The sacrifice started her interest in homeopathic remedies and complimentary medicines which continues to this day. And it is why she has agreed to open Birmingham's Natural Living Show at The Clarendon Suites in Edgbaston, next weekend.

The event will be backed with practitioners from the holistic world giving talks, demonstrations and holding workshops in such things as Reiki, Lomi Lomi, herbalism, astrology, Kabbalah and laughter therapy.

"I believe in a complimentary lifestyle," she says. "These shows attract people who are quite instinctive about their health. If you practice homeopathy long term you are aware that certain things lower your immune system.

"I don't drink - there is no point if you don't want to get colds or stomach bugs. I avoid processed foods, complex starches and refined sugars, all the demons of our diet in the Western world. It is really about prevention and balancing your body out."

She believes that complimentary medicines have been given validation by the fact that GPs will often recommend acupuncture, homeopathy or massage to patients, particularly those who are chronically ill.

"I think increasingly doctors want to wean patients off this pill dependency so we are becoming a much better culture like that.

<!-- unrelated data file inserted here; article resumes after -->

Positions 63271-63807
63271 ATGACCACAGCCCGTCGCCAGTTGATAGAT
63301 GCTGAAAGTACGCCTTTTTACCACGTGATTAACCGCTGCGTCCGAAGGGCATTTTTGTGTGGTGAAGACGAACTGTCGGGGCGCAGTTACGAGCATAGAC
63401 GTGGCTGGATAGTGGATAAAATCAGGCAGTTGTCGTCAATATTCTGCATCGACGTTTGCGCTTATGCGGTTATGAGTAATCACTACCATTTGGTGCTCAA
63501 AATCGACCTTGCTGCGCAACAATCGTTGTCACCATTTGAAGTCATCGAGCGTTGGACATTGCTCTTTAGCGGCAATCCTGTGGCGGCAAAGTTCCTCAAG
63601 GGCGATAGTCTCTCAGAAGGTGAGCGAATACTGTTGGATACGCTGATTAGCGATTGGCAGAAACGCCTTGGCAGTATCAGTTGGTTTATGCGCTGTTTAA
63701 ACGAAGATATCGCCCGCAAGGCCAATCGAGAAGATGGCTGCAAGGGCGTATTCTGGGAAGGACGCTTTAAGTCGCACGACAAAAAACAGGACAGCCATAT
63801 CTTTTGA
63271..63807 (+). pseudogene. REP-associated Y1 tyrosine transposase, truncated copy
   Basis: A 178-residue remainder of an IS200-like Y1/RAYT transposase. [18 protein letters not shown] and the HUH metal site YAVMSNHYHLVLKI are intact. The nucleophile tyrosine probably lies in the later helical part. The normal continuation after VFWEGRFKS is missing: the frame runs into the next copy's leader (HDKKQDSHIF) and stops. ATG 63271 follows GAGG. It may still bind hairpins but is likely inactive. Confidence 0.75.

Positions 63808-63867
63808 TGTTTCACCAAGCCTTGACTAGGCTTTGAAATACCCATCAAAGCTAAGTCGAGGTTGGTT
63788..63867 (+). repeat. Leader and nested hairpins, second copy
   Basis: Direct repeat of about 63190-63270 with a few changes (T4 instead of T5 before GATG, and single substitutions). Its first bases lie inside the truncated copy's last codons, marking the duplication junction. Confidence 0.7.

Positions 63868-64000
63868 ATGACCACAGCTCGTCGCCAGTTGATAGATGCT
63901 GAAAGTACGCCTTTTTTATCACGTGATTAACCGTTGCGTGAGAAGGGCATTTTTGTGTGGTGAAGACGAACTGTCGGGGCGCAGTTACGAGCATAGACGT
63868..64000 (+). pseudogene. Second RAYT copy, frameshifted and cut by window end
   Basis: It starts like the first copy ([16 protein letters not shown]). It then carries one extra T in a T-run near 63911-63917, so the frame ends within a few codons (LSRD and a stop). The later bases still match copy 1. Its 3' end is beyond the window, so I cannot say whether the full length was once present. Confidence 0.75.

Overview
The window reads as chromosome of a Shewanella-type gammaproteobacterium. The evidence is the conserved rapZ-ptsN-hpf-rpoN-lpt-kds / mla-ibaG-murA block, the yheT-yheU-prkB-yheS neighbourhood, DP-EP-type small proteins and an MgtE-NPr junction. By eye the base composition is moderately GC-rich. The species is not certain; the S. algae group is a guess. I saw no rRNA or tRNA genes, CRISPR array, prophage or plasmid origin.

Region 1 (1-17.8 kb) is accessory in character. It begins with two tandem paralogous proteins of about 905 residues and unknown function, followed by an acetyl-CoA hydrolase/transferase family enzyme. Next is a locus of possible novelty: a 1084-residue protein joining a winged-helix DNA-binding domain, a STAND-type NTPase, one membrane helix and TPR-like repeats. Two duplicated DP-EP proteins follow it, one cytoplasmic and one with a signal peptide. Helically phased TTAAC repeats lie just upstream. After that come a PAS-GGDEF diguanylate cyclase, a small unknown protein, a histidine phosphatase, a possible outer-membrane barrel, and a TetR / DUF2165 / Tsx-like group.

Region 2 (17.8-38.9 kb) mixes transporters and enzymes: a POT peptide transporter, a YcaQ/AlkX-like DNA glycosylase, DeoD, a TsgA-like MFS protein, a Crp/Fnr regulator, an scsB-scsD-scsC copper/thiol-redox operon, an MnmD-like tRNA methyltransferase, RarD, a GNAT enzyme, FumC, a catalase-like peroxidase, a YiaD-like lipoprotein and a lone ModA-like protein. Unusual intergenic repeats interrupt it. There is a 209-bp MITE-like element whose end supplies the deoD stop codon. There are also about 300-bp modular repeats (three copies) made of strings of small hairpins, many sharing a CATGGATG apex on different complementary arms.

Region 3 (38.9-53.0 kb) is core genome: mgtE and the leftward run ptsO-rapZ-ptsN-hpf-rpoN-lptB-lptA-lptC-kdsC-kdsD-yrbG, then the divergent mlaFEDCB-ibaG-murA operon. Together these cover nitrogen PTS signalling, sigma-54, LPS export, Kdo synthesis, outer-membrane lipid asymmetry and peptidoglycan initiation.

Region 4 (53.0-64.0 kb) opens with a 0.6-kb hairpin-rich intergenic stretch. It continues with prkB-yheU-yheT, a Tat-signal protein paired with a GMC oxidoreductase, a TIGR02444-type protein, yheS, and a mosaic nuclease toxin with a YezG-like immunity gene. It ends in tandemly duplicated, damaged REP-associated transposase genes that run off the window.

"We tend to forget everything was homeopathic before the invention of penicillin. And before the Second World War the way you dealt with muscle pain was by cupping (a remedy that made headlines when Gwyneth Paltrow was pictured with brown circles all over her back, caused by a small cup which has the air sucked out of it by a naked flame, creating a vacuum).

"Cupping removes lactic acid, which is incredibly painful if you have it stored in your muscles. When I was in Calamity Jane in the West End, I had it done, but it is not cheap."

Forty-nine year old Toyah's dedication to pursuing as healthy a life as possible and using natural remedies should, one would have thought, prepared her well for spending time embracing nature in the jungle in Australia, when she starred in I'm A Celebrity Get Me Out of Here.

However, she had reckoned without the deviousness of the show's producers and the fact that seeing famous people suffer makes good television.

"They deliberately didn't let you take in anything you relied on. The whole point of it is that you break down and become something other than what you are in the outside world where you have all your crutches to lean on. So we weren't allowed to take in anything."

She was in the second series, eventually won by Phil Tuffnell, where Anthony Worrall Thompson led a protest over the contestants lack of food.

"I don't eat three big meals a day I eat six very small amounts a day," Toyah explains. "They (the producers) knew that is how I feel well and normal and they didn't allow me to do it. I was only allowed to eat once a day and they weren't interested in how I was feeling.

"It was a test of nerves. Eventually, four days in, when my eyes were clouding over and I couldn't see anymore, they got a doctor up to the boundaries and he said I had to be able to eat every two hours so he was sneaking me biscuits.

But it wasn't making me feel any better because in there you weren't having a balanced diet you were living purely on protein, so I felt pretty ill."